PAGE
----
A recent Suicide-Safer Schools workshop hosted by the London Borough of Bexley as part of its mental health awareness programme was voted ‘extremely relevant’ and ‘inspirational’ by local teachers and mentoring staff who attended the event at St Catherine’s Catholic School, Bexleyheath.
Around 60 representatives from local schools, primarily secondary and sixth form colleges participated in the workshop led by national charity PAPYRUS Prevention of Young Suicide. Many were surprised at the high number of young people who take their own lives every year: over 1,600 under 35; 200 school children.
“The workshop was well received,” said Pascale Berthellet, Bexley Borough’s public health advisor for children and young people. “The level of engagement from secondary schools echoes the need for staff to have a better understanding of suicide prevention. Teachers report a rise in the number of young people saying that they have suicidal thoughts. Equipping teachers with the skills and knowledge to deal with this is crucial.”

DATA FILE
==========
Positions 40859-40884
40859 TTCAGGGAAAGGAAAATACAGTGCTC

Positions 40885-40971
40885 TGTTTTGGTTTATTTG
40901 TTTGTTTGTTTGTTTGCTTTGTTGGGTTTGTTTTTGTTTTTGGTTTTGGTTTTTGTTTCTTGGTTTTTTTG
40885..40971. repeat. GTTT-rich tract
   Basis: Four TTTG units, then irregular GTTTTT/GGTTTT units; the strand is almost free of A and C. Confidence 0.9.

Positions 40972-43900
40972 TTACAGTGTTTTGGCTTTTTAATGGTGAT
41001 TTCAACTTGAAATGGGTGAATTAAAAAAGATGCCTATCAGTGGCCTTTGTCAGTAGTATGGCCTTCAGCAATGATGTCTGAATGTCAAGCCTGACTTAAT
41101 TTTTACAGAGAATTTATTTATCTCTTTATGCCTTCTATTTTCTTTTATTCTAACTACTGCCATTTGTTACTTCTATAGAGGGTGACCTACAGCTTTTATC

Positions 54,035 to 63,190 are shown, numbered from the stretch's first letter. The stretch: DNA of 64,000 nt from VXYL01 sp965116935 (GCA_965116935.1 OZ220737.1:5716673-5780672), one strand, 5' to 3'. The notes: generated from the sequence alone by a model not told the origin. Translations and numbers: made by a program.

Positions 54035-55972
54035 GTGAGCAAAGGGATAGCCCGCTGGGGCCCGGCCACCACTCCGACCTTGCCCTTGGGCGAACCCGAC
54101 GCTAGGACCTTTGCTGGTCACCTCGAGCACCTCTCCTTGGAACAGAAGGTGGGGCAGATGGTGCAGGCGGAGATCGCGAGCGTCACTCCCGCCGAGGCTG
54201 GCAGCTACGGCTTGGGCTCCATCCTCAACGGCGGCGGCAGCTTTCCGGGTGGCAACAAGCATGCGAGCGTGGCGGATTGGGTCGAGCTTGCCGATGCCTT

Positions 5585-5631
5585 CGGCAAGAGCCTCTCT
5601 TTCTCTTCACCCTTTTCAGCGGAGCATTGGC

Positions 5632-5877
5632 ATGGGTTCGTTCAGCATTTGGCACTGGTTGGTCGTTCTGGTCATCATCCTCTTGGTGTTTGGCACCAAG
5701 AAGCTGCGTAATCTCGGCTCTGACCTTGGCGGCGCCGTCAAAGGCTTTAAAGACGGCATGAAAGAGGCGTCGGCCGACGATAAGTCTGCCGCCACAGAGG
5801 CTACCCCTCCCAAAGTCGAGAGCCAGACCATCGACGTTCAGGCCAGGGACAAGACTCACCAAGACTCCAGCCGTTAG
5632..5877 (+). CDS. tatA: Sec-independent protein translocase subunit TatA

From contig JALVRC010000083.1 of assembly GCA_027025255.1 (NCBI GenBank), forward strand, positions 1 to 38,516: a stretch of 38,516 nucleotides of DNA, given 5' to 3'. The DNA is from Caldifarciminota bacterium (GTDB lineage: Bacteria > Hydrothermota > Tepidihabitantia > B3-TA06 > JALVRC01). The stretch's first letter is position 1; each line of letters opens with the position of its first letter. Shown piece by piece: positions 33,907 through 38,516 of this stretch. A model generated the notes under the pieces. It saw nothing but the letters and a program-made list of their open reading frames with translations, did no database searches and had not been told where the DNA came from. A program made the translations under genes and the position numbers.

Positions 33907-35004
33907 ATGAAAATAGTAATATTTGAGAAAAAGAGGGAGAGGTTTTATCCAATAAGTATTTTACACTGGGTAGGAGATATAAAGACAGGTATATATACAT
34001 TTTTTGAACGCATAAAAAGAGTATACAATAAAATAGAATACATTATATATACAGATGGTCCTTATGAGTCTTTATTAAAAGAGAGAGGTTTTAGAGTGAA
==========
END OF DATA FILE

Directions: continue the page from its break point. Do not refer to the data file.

The programme was led by Aarti Kumari PAPYRUS regional development officer for London. It included guidance on developing a suicide prevention policy, language around suicide, how to ask and talk about suicide safely, what to look out for and what to do if concerned that a child is at imminent risk of death or harm.
A presentation by staff from Tharreo House, New Addington, demonstrated the huge benefits their school had gained having been one of the first in the country to implement the guidance contained in the PAPYRUS Building Suicide-Safer Schools and Colleges guide.
Nina Clarke, PAPYRUS deputy chief executive, said: “PAPYRUS is dedicated to preventing young suicide. This event represented the national launch of our suicide-safer schools training programme and we thank Bexley Borough public health team for facilitating it. The fact that 70% of senior schools in the borough took up the offer of this training shows that there is a need for it.”